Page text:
Y'know, I'm not sure the thread title was such a great idea. Y'all are no doubt expecting a much more sophisticated analysis than I'm actually capable of.
Are you sitting comfortably? Then we'll begin.
The edition I have opens each book with a short summary and a helpful table of contents. This is handy for the purposes of liveblogging, because it means that the longer books are divided up into smaller headed sections, longer than the traditional chapters. We therefore begin The Old Testament
with "The Story of Creation", which is an extremely familiar passage to me, and one of the more famous parts of the Bible.
The book of Genesis begins with God's creation of the universe. At this point, the Earth exists, but is empty and without form, submerged in water and absolutely devoid of light. The Spirit of God (a footnote informs me that this could equally be "the power of God", "a wind from God" or "an awesome wind") moves over the water, and God commands:
Let there be light.
And light is. God, pleased with this, proceeds to create Day and Night by separating the light from the darkness. Evening arrives, and so endeth the first day.
God then creates a dome, dividing the water above the dome from the water beneath it, and calls it Sky. I think this provides an interesting insight into the ancient Jewish perception of the universe. It sounds almost reminiscent of an acrylic tunnel◊
, like you get in some large aquariums, with the sky as water trapped behind an immense cosmic firmament. With that done, the second day ends.
I wonder - does this mean that Heaven exists in the waters above the Sky, or perhaps beyond them?
On the third day, God commands that the waters below the sky pool together, revealing dry land. He names the land Earth and the water Sea. Again, He is pleased with His creation.
Presumably this didn't take as long as making the cosmic dome, because God then commands that the Earth produce plants, which it does. This also pleases Him, and the third day ends.
Next, God commands that lights appear in the sky to distinguish night from day. Didn't He already create light and separate those?
Perhaps light is a physical mass which the lights in the sky merely release, rather than generate? Of course, this would actually sorta be in keeping with modern scientific theory, given that energy is not created, merely converted from one form to another.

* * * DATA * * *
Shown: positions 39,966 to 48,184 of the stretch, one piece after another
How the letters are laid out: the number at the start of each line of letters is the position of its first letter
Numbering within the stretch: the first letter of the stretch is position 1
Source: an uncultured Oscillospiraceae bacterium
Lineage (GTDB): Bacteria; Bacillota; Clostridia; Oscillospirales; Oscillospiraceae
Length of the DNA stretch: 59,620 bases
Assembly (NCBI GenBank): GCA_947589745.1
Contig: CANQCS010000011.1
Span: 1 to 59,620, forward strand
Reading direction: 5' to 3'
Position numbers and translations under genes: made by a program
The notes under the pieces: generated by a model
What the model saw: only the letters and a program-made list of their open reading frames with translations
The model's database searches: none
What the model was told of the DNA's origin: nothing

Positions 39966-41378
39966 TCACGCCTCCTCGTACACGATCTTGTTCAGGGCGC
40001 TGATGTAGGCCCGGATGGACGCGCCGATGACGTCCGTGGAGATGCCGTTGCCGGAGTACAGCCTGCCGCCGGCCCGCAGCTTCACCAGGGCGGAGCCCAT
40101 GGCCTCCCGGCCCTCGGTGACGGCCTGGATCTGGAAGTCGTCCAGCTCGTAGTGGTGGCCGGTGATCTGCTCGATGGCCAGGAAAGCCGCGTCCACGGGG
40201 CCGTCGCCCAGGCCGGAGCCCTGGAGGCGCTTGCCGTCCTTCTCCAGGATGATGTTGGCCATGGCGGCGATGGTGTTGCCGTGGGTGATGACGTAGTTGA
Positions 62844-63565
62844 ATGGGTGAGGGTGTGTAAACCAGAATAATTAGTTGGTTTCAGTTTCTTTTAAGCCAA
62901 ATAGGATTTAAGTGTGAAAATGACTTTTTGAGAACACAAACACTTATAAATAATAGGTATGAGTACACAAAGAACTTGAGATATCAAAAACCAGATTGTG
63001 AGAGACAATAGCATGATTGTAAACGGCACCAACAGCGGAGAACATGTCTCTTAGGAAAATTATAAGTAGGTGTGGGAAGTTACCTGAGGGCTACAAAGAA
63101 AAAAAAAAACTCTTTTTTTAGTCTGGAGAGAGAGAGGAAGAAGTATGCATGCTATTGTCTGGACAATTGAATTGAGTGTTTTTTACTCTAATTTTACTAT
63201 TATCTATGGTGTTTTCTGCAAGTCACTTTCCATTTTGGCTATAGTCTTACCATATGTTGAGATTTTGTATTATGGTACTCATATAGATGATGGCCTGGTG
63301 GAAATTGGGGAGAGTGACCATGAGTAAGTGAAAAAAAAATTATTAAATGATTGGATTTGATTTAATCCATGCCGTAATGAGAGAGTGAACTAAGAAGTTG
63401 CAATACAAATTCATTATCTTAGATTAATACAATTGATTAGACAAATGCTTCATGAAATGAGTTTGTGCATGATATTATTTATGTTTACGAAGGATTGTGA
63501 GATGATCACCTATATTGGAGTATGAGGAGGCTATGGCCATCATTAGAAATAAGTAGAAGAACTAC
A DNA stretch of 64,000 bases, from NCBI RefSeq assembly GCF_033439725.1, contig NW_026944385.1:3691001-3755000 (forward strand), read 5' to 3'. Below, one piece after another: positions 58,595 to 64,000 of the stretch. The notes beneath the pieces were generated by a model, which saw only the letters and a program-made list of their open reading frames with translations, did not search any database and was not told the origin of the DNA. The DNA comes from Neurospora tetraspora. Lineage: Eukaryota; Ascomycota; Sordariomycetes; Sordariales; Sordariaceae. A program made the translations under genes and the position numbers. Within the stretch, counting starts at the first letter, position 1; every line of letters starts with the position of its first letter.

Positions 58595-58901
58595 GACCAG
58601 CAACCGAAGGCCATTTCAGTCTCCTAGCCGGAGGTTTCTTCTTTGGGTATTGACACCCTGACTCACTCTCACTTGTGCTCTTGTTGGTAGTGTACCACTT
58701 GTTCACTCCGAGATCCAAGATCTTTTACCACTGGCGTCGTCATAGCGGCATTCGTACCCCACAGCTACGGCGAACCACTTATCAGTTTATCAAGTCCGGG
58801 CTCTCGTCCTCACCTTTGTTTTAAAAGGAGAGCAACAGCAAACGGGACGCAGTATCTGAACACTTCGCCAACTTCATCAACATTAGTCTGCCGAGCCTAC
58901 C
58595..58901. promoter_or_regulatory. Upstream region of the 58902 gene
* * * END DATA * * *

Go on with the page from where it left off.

So God creates the sun, the moon and the stars and places them in the sky to illuminate the world. They also serve the purpose of time-keeping devices, indicating the start of days, years and religious festivals (or seasons, a footnote suggests). God is pleased with what He sees, and the fourth day ends.
On the fifth day, God commands that the water be filled with living creatures, and that the air be filled with birds. He creates great sea monsters, as well as all the other kinds of aquatic animals, and the birds. Pleased with His creations, He tells them to reproduce. Fifth day end.
On the sixth day, God makes the animals, domestic and wild, large and small. He is pleased with them, of course.
Now, this is interesting. God says:
And now we will make human beings; they will be like us and resemble us. They will have power over the fish, the birds, and all animals, domesticated and wild, large and small.
Referring to Himself in the plural, but that might just be the Royal We, I guess. What's interesting is that He creates both male and female human beings in His own image, and tells them to have many children, so that their descendants will control the world. He places them in charge of the other creatures, and provides them with grain and fruit to eat. For the animals, He provides leaves and grass.
Then God surveys His entire creation, and this time He is very
pleased. The sixth day ends, and the chapter with it.
edited 25th Dec '09 6:18:11 PM by BobbyG